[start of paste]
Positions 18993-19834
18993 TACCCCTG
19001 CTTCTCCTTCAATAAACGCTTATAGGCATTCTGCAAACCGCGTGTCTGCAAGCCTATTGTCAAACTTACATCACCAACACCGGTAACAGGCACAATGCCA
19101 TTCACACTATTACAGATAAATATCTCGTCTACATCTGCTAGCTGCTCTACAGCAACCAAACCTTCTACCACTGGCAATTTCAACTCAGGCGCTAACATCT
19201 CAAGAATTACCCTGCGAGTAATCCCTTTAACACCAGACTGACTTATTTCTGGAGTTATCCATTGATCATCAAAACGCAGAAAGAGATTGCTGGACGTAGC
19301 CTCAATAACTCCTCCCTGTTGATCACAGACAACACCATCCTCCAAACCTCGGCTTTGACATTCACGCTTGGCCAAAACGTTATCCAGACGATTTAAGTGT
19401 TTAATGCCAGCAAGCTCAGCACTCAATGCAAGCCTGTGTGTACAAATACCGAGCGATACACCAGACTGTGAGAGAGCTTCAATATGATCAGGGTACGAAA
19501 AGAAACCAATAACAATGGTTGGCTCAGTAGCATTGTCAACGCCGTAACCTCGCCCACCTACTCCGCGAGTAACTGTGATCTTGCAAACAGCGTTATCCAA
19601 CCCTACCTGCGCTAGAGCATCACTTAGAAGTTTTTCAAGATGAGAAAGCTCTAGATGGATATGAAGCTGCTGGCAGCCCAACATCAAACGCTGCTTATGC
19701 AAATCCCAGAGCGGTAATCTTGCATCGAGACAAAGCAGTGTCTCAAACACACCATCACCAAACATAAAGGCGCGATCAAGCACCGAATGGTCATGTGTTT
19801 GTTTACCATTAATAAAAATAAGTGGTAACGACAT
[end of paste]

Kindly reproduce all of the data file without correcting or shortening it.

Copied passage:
Positions 18993-19834
18993 TACCCCTG
19001 CTTCTCCTTCAATAAACGCTTATAGGCATTCTGCAAACCGCGTGTCTGCAAGCCTATTGTCAAACTTACATCACCAACACCGGTAACAGGCACAATGCCA
19101 TTCACACTATTACAGATAAATATCTCGTCTACATCTGCTAGCTGCTCTACAGCAACCAAACCTTCTACCACTGGCAATTTCAACTCAGGCGCTAACATCT
19201 CAAGAATTACCCTGCGAGTAATCCCTTTAACACCAGACTGACTTATTTCTGGAGTTATCCATTGATCATCAAAACGCAGAAAGAGATTGCTGGACGTAGC
19301 CTCAATAACTCCTCCCTGTTGATCACAGACAACACCATCCTCCAAACCTCGGCTTTGACATTCACGCTTGGCCAAAACGTTATCCAGACGATTTAAGTGT
19401 TTAATGCCAGCAAGCTCAGCACTCAATGCAAGCCTGTGTGTACAAATACCGAGCGATACACCAGACTGTGAGAGAGCTTCAATATGATCAGGGTACGAAA
19501 AGAAACCAATAACAATGGTTGGCTCAGTAGCATTGTCAACGCCGTAACCTCGCCCACCTACTCCGCGAGTAACTGTGATCTTGCAAACAGCGTTATCCAA
19601 CCCTACCTGCGCTAGAGCATCACTTAGAAGTTTTTCAAGATGAGAAAGCTCTAGATGGATATGAAGCTGCTGGCAGCCCAACATCAAACGCTGCTTATGC
19701 AAATCCCAGAGCGGTAATCTTGCATCGAGACAAAGCAGTGTCTCAAACACACCATCACCAAACATAAAGGCGCGATCAAGCACCGAATGGTCATGTGTTT
19801 GTTTACCATTAATAAAAATAAGTGGTAACGACAT